One of the big changes in X1 is support for CMYK TIFF export. This is a welcome feature for those who need to create a CMYK TIFF file for commercial printing. The Show Print Colors option has been overhauled and expanded to make this option closer to Adobe Illustrator's simulated CMYK color space.
In addition there are new options in the Show Print Colors fly out (found in the Window menu) shown on the left.
Simulate Print Colors modifies the colors to simulate CMYK color space.
Show Cyan, Magenta, Yellow, and Black displays a simulation of each of the selected process color (CMYK) as would be seen in a printer's 4-color printing plates.
When you select one of the four options, Show Cyan (C), for example, Xara changes the screen display to show only the amount of the image that will be printed in Cyan. If there is no Cyan in the image, the screen will be blank. This lets you see how much of the selected image will be made up of Cyan. The image is "color separated" into each the four colors, CMYK.
The example above shows the four colors separated out of the full color image in the center. Each of the four colors will be screened into a pattern of solid color dots of varying size based upon the lightness or darkness of the area. When all four colors are printed with transparent inks, the result is a full color image.
NOTE: In theory, you can print a color picture with just the three primary colors, Cyan, Magenta and Yellow. But in reality you need to add black to give the colors depth and detail. That is why we have the four "process" colors CMYK.
The two images shown above illustrate the difference between Screen Colors and Show Print Colors. Screen Colors are RGB colors and are brighter than printed colors. The reason for this is the color gamut of RGB colors, also known as color space, is far greater than the color gamut (or dynamic range) of printed colors. Certain colors are more muted when printed. A good example is sky blue. In the RGB version, the colors are bright and saturated. But in the CMYK version, much of the brightness and color saturation is lost. So, when preparing images to be exported as CMYK TIFF files, previewing at the image in Simulate Print Colors can be invaluable in predicting the final printed image.
NOTE: When exporting an image as a CMYK TIFF, export in the Screen Color mode. Xara will do the rest.
The option at the bottom of the menu, Show Color as Black shows the selected CMYK color as it will appear on the printing film. All CMYK colors are separated in black and white. The black image on the bottom shows that there is a large amount of cyan in this image. In order to display color as black, a CMYK color must first be selected, so this is a 2-step process.
Just for fun, I viewed the image shown in the screen colors example in the middle of this article, in each of the four color modes. And in each color mode, I made a Bitmap Copy (Arrange > Make Bitmap Copy... ). When I had made four separate color images, I reset the display to screen colors and centered all four images (the cyan, yellow, magenta and black versions) and applied a Flat, Stained Glass, 0% transparency to all images resulting in the image above. This is kind of the idea behind 4 color printing.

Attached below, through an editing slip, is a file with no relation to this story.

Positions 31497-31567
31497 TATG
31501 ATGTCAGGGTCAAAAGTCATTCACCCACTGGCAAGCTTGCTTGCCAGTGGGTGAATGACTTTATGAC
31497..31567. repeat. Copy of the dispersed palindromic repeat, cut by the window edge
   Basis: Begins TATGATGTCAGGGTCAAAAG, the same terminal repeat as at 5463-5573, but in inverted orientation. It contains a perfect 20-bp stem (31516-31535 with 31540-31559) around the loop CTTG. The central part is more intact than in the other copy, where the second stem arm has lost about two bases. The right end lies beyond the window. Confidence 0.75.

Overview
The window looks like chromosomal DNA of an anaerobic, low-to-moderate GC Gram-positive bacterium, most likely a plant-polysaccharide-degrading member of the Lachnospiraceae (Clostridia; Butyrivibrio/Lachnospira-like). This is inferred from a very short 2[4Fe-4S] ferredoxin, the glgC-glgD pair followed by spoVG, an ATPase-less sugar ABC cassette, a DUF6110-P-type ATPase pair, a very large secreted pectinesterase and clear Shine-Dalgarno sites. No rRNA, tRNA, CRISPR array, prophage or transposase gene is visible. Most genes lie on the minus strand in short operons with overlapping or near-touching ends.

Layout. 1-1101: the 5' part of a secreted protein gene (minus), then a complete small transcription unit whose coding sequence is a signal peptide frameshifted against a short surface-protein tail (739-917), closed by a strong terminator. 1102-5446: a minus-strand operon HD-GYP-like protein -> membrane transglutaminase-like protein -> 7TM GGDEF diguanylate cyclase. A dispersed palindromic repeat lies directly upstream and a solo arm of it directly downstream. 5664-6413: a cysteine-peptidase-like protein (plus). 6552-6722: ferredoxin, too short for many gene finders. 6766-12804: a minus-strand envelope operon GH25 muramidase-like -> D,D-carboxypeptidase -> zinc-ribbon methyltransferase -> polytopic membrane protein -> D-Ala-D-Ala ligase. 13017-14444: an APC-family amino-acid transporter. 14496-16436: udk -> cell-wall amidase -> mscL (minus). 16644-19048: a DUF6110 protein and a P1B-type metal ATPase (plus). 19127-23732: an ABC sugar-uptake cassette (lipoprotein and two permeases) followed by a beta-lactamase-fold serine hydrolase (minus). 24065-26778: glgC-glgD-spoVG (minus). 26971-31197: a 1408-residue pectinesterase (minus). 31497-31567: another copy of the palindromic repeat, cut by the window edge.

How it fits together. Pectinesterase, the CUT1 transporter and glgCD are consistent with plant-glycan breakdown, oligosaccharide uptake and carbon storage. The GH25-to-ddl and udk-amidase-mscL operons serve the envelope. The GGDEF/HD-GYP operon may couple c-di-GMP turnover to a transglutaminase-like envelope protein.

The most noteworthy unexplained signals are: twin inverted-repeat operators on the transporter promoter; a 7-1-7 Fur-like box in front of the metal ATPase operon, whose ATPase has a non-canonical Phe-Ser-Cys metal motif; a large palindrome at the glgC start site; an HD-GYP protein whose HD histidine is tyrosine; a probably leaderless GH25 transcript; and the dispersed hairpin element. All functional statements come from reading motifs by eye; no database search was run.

Finally, in reference to the manually modified image of my friend Barry offering the bottle of wine to the painted lady, I mentioned a trick to get the improved image. What I did was make a black version of the image using the Window > Show Print Colors > Black, center the black image over the photo, and add a Flat Stained Glass transparency, 80%. The small amount of added black gave the image more depth and definition.
For more information on Commercial 4-color Printing and Imagesetting see the Xara Xone WebXealot 26
One of the more frequent questions and/or requests is how to get transparent layers from Xara into Photoshop. Xara X1 answers this question brilliantly.
The image above is contained on three layers, each layer named to represent its contents. The sphere and its highlight have transparency and permit some of the background layer to show through. The worm is floating in space on a layer of its own.
All three layers were selected and exported as a PNG file. The True Color + Alpha option was selected in the Palette Options section. In the Options tabbed section, Transparent and Export each layer as a file of its own were checked. The file was exported.
Xara creates a file for each layer using the name of the layer for the file name.
In Photoshop CS, all three files were Opened. The sphere was copied and pasted onto the Background image and a glow applied. The Worm was copied and pasted and a drop shadow added.
The background image and the two floating objects now exist in Photoshop on three separate layers.
While this can be done in Xara X, you need to export each layer separately which involves making the other layers invisible. And if your image has a dozen or so layers, this can take some time. Having the ability to batch process all the layers at one time is great.
This concludes the first preview of Xara X1. In Workbook 26 I'll continue to review more of the new features and improvements.
Xara X1 is being offered for only $29.00 (until June 12, 2004) to all registered owners of Xara X. Click here to order your copy of Xara X1 today.
Questions, comments, suggestions are encouraged. Please use the feedback form on the next page to send me your comments.
Gary W. Priester